Northside-Southside Metrolink

All the ways we move people and things: trains, planes, automobiles, biking, walking, etc.
First unread post1387 posts
It's true that BRT could do much of the same thing. The aesthetic, though, is not polished, or visibly progressive in my opinion. And the perception of buses vs LR I think would impact ridership, regardless of how consistently on time and quickly it ran. LR is a visual marker of urban success/progress in my opinion, at least here in America.

I'd imagine a smoother ride as well. Small potatoes again, but adds to the experience.
https://cmt-stl.org/app/uploads/2018/09 ... 018-v3.pdf

Updated presentation..Construction 2025 to 2029, so i guess 2030 opening? (page 20)
By the consultants own estimates this would score medium low to medium for the Federal funding (page 21)

can we please end this madness now and start building BRT and getting better bus frequency
DB you don't know what you're talking about. BRT would fail in North City. LRT would be a game changer aimed at rebuilding the City. BRT doesn't rebuild cities.
TransportMe wrote:
Fri Sep 14, 2018 8:05 pm
DB you don't know what you're talking about. BRT would fail in North City. LRT would be a game changer aimed at rebuilding the City. BRT doesn't rebuild cities.
North City cant wait til 2030 or 2032 when this is open.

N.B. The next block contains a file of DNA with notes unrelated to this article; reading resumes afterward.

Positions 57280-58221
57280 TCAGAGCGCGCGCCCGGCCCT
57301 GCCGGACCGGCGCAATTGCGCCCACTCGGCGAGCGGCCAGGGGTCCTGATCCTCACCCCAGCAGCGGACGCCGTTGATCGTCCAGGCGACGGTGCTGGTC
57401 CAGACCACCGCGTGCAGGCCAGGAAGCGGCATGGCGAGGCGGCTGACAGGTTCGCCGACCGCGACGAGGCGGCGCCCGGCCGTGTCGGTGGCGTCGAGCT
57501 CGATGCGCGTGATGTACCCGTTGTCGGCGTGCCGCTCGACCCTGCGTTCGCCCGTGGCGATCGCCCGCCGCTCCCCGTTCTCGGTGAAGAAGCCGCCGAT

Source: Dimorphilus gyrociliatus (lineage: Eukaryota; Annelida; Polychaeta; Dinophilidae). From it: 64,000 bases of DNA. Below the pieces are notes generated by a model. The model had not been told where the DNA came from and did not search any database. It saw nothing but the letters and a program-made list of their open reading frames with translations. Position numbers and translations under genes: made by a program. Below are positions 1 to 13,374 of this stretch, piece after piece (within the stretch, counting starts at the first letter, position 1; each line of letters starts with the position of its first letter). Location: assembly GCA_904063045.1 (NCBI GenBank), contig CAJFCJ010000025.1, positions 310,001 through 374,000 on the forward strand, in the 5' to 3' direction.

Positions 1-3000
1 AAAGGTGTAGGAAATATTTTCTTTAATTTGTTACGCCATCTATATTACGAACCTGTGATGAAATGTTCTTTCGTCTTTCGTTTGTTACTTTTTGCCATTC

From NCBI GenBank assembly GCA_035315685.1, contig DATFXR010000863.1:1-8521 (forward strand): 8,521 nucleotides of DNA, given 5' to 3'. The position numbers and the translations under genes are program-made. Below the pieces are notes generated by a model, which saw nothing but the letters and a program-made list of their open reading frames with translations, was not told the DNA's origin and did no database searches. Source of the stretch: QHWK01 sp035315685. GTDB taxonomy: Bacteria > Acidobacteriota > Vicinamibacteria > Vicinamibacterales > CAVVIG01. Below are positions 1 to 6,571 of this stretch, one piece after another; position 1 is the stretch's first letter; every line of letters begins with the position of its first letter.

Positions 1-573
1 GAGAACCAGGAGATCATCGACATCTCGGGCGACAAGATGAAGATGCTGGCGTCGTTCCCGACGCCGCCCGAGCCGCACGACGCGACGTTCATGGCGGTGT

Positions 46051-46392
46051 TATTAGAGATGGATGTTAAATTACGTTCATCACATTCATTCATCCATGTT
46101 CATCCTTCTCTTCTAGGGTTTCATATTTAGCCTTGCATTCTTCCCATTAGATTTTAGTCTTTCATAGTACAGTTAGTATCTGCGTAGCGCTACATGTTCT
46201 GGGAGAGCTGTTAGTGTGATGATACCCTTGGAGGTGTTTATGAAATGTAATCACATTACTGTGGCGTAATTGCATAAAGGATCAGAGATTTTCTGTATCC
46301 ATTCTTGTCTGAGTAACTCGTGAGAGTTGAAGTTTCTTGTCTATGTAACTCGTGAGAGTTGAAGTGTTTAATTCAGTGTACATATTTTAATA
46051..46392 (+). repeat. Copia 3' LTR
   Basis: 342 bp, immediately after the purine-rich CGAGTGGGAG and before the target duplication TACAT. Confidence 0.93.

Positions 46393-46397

TransportMe wrote:
Fri Sep 14, 2018 8:05 pm
DB you don't know what you're talking about. BRT would fail in North City. LRT would be a game changer aimed at rebuilding the City. BRT doesn't rebuild cities.
Easy to say, hard to prove. There very little inherent difference between the two if BRT is done right. I can poi t to plenty of u der performing LRT systems and plenty of highly utilized BRT systems. Our irrational bias to steel tracks sunk in the ground is really befuddling.

Sense of permanence...? Really an entirely dedicated lane of traffic doesnt scream permanence to you...? Tell me how you feel the next ti e a car breaks down across the tracks... Is there any other inherent quality of LRT that makes it superior to BRT?
I'd say, just like I said above, that it's not a bus. Bus screams archaic sprawl serving mass transit to me, no matter how modern the bus is. Plus, they're loud and slow. LRT makes a place feel more urban and built, with confidence and support behind it. It might just be all perception, but that's why I'd rather another LR line be installed. There is noise associated with it, of course, though just the same.